APPOINTMENTS TO FEDERAL ADVISORY COMMITTEES
Many scientists, engineers, and health professionals serve on roughly 1,000 federal S&T advisory committees, examining issues such as safety standards for drinking water and biodefense priorities. Some are chosen for their policy expertise, but most are selected for their scientific and technical knowledge. Experts who are nominated mainly to provide scientific or technical advice in particular fields should be chosen for their credentials and integrity -- not for irrelevant criteria, the report says. Also, conflict-of-interest requirements should not be so burdensome that top scientists, engineers, and health professionals are unwilling to serve on advisory committees particularly committees that review research proposals or provide direction to federal research programs.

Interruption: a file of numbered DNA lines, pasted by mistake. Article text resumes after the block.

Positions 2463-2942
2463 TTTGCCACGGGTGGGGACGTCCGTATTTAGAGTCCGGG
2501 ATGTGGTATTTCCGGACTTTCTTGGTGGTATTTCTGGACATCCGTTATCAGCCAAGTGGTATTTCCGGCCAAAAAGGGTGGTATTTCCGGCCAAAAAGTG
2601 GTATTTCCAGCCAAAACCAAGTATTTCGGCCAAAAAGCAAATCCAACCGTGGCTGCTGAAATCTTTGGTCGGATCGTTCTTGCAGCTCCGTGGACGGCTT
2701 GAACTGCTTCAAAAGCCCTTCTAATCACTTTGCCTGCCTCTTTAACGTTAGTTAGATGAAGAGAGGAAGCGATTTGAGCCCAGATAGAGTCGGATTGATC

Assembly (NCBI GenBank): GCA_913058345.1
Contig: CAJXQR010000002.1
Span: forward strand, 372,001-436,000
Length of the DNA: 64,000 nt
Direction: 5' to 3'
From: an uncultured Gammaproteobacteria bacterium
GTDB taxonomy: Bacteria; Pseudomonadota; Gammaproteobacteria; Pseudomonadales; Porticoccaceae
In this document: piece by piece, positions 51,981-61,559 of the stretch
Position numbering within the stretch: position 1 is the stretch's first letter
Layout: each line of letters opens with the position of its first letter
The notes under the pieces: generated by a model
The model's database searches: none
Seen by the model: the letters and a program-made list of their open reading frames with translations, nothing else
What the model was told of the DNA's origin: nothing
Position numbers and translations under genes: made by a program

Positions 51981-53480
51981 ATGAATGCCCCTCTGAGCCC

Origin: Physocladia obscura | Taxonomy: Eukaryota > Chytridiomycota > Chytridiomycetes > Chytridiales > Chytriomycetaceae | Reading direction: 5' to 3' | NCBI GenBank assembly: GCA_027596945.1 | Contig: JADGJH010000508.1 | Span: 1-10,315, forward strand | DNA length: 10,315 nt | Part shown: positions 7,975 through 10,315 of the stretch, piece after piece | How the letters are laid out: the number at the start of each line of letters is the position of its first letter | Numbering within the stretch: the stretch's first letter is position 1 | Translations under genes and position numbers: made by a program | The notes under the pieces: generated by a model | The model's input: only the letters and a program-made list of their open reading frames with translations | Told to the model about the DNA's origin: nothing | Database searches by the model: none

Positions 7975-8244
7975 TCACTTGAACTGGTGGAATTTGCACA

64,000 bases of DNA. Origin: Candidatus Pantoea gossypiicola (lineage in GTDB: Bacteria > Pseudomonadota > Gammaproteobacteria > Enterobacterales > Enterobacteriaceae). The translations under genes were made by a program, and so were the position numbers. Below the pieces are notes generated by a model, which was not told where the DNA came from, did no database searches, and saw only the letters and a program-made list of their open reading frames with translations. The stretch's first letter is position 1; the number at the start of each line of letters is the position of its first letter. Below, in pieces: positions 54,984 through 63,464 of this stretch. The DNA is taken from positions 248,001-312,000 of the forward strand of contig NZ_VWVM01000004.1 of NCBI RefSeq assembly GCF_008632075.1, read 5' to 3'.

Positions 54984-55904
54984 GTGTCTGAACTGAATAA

The S&T perspectives of advisory committee candidates and their possible biases should be disclosed and discussed in closed sessions with committee members and department or agency staff at a committee's initial meeting. Doing so would provide context and help officials determine whether they need to appoint more committee members to balance strong opinions, as required by federal law.
Overall, heads of departments or agencies should establish a more visible process for nominating and appointing people, the report says. And the process should be supported by explicit policies and procedures. Staff members should be held accountable for its implementat
Contact: Vanee Vines
The National Academies